- Any person or organisation shipping or handling dangerous goods for any reason should be able to clearly identify DG using the appropriate labelling.
- The hazardous material contained within the packaging defines the labelling required.
- Labelling should be easy to read and clearly visible on the outermost outer packing or overpacking, and should be affixed on the side/top of the carton, ideally near the shipping label.
- Mixed or consolidated packages of more than one type of hazardous material must contain proper labelling for each type of dangerous goods. NEVER mix or consolidate hazardous materials into a single package that might react with each other in any way.
- For storage: If at all possible, cartons containing DG should be stored in a manner that makes them easy to access and identify, meaning that the labels should remain visible at all times.
- For transport: If DG containers are palletised, pallets containing DG items should also be clearly labelled on the outside of the pallet wrapping or binding.
- For transport: Each label type must meet the size and colour requirements defined by ICAO and IATA, IMO, or other regulatory body relevant to the mode of transpirationtransportation.
UN Number – Cartons or containers used for transporting DG items should clearly indicate the correct corresponding UN number.
In contexts where placard use is not regulated or enforced, humanitarian agencies should endeavour to still place placards where safe and appropriate. There is no one accepted guidance on placard usage, but as a general rule, any time the cumulative aggregate weight of DG on any one vehicle exceeds 500 kg, then vehicles should be properly marked. Additionally, long term storage locations containing DG should also be clearly placarded.
Common Issues with Storage and Transport
- The air inside aircraft is rapidly recirculated, and any potentially hazardous fumes or smoke can harm crew members quickly.
- Fires spread quickly inside aircraft, and crews have limited space and reaction times.
- Energetic explosive events, or projectile objects can harm essential crew or depressurise a cabin causing serious or fatal accidents.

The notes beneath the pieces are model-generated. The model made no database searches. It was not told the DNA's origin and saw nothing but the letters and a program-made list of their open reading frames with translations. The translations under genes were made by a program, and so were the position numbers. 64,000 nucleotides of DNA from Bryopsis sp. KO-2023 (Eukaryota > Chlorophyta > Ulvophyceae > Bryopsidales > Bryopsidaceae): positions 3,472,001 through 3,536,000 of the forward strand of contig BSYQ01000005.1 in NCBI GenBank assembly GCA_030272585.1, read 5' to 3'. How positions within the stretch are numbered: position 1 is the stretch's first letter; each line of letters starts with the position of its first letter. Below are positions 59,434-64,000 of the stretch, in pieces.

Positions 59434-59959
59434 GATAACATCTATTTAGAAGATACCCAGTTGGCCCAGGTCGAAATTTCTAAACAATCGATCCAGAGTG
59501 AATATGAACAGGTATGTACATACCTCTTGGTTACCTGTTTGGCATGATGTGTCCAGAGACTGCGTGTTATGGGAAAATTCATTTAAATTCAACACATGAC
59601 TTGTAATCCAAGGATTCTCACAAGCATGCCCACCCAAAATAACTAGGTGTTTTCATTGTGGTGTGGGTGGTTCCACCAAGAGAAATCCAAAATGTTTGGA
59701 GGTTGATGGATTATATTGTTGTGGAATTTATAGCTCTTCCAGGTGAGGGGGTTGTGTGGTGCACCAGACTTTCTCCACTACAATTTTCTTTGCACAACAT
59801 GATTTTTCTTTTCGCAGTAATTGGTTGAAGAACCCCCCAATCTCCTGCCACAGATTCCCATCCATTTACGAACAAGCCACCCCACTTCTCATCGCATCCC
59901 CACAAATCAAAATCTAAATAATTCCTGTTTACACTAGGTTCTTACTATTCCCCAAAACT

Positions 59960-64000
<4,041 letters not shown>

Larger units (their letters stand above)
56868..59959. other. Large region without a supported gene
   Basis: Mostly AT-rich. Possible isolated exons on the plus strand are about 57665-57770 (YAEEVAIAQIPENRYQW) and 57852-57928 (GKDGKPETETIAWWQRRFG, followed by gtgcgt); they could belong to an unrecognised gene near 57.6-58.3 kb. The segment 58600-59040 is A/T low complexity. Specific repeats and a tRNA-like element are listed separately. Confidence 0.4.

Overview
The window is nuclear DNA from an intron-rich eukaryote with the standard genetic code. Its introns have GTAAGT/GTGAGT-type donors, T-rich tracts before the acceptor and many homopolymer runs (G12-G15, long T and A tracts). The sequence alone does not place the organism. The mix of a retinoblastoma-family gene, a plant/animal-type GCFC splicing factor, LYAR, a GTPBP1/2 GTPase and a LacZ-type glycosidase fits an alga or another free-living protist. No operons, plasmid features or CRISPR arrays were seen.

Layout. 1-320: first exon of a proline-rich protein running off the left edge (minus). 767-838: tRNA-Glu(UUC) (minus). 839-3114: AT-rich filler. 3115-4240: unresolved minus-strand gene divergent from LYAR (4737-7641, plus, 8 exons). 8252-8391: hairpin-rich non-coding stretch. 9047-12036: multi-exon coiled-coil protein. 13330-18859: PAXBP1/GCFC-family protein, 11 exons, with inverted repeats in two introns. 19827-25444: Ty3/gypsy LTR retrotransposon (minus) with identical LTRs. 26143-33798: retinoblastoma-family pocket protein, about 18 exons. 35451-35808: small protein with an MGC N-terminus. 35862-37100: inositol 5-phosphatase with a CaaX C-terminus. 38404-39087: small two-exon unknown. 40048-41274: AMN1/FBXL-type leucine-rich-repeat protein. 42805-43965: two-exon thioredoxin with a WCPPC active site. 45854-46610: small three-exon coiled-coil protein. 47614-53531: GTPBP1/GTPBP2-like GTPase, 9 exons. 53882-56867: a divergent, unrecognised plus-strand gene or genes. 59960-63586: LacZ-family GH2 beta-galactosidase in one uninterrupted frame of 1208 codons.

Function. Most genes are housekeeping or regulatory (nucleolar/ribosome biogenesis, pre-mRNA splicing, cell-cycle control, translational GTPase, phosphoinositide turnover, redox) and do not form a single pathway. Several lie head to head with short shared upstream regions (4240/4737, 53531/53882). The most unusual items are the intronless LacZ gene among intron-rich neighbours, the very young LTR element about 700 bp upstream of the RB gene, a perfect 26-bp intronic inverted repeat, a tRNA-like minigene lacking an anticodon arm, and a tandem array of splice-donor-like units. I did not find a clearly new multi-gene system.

The IMO “Dangerous Goods Declaration” (DGD) is a standard, industry wide excepted accepted form for properly declaring dangerous goods as they are loaded onto a seaborne vessel. DGDs should be submitted with regular paperwork – such as a packing list – as well as being stored alongside the DG cargo itself. DGDs may not be the only dangerous goods declaration forms used by transporters – some shipping lines maintain their own DG declaration standards, especially if they operate using domestic inland waterways. Irrespective of the form used, DGDs must be filled out and signed by someone who is fully authorised and authorised and certified to do so.
Possible UN IDs
Sealed lead acid
UN3028, UN2800, UN3090
Refillable lead acid
Live infectious substances
|Different size packaging may be restricted for different modes of transport.|
UN1908, UN1748HTH Calcium Hypochlorite
UN1748, UN2208, UN2880
|UN1748, UN2208, UN2880|
HTH Calcium Hypochrloite
Alcohol bases hand sanitiser
Chlorine based cleaning solutions
Diesel / Gas oil
Aviation Fuel/A-1 jet fuel
Mechanical Equipment and Fluids
UN3166, UN3171, UN1202, UN2800
UN3528, UN3529, UN3530, UN3166
Building Related materials
Templates and Tools
Sites and Resources
 ICAO Technical Instructions for the Safe Transport of Dangerous Goods by Air, 2020-2021 Edition, 1-3-2